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Can You Represent Yourself in a Patent Infringement Lawsuit?

Bradford T. Laney, Texas Patent Litigation Attorney

You Can but You Shouldn’t

The short answer is: yes.  In the United States, every individual generally has a right to proceed forward with a lawsuit “pro se,” which means you are representing yourself (pro se is Latin for “for oneself”).

The better answer is: why would you want to?  Patent cases are among the most complex types of cases on the market.  You’ll need to file your case in a Texas federal district court.  There are many pitfalls in a patent case that you will fall into if you do not hire a competent patent lawyer.  I hate to use the extreme “always,” but I firmly believe you are almost always going to be better off hiring a patent lawyer instead of trying to prosecute one of these cases on your own.  Consider hiring a patent lawyer on a contingent fee basis, which means you will not have to pay anything out-of-pocket.  You’ll only have to give your attorney a percentage if you win.

Potential Pitfalls:

If you decide to go forward on your own, below is a brief discussion of a few pitfalls, which you’ll need to be prepared to address.  [Note: It is impossible to tell you everything you need to know to win a patent infringement case so these are merely some illustrative points to demonstrate why I think it is so important to hire a licensed patent attorney.]

  1. Pleadings:  Your patent infringement complaint will have to satisfy certain notice requirements to not be dismissed outright pursuant to Federal Rule of Civil Procedure 12(b)(6).  The Federal Rules used to have an example patent infringement complaint you could go by, but this was abolished in 2015 making this issue a sticky one.   The general rule is that you need to give the Defendant “fair notice” of your claim so keep this in mind when putting together your complaint.  You’ll also need to sue in the right venue, which is governed by 28 U.S.C. § 1400(b).  You can either sue in the state your Defendant is incorporated or you can sue where it has a regular and established place of business and has committed acts of patent infringement.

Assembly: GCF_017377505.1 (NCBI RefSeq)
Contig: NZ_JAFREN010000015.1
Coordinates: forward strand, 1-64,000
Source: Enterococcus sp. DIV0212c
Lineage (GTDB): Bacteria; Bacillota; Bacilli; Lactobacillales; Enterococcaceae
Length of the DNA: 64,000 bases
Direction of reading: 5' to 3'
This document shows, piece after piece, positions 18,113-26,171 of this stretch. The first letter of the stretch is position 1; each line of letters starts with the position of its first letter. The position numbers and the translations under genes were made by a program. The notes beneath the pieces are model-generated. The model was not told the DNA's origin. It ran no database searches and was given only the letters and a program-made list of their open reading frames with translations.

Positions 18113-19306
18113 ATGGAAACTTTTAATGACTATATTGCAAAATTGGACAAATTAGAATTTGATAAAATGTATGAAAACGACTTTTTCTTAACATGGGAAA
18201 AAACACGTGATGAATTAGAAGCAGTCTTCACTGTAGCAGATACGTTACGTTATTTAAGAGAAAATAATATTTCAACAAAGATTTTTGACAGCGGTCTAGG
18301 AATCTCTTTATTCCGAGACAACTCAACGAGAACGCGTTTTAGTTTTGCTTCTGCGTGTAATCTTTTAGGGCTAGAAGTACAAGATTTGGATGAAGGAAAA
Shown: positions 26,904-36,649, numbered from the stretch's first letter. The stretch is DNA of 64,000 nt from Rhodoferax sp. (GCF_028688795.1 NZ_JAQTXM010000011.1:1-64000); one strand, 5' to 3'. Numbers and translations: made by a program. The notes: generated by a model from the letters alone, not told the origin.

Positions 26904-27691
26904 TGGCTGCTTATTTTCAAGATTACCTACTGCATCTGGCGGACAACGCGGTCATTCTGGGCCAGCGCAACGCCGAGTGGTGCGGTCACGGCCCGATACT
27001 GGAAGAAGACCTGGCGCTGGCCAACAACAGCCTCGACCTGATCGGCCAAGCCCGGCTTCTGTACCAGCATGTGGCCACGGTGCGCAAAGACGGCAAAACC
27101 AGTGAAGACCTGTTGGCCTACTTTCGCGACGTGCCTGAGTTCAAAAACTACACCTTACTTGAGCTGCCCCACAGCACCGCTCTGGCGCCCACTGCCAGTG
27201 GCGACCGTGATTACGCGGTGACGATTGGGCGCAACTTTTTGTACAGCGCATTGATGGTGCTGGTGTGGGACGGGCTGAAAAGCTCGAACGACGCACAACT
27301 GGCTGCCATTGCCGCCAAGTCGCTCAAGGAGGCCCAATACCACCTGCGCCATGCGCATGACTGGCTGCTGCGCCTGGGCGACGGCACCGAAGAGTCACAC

2. Local Patent Rules:            The Eastern and Southern Districts of Texas have Local Patent Rules, which must be followed to the letter.  Both sets of these rules require you to put together infringement contentions early in the case so you’ll need to be prepared to create a detailed chart showing how the Defendant infringes your patent.  You’ll also want to download the rules and read them carefully before you file your lawsuit so you can make sure you’re able to satisfy all the requirements of these Rules.
  3. Claim Construction:  You’ll really need to be prepared to do your legal research to prevail in this phase of the case.  This phase of the case involves both sides arguing over the meaning of the patent claims (the numbered paragraphs at the end of your patent).  There are many laws governing claim construction, which have been handed down by the Federal Circuit Court of Appeals over the past few decades (the Court was started in 1982). Your patent lawyer will know these laws by heart, but you’ll need to dedicate significant time to learning these laws on your own.  A good legal opinion to get you started is:  Phillips v. AWH Corp., 415 F.3d 1303 (Fed. Cir. 2005).  Remember, there are Local Patent Rules usually in place so you’ll want to keep up with all the claim construction deadlines required by these rules and make sure you are positioning yourself in the best place (legally and factually) to win your argument.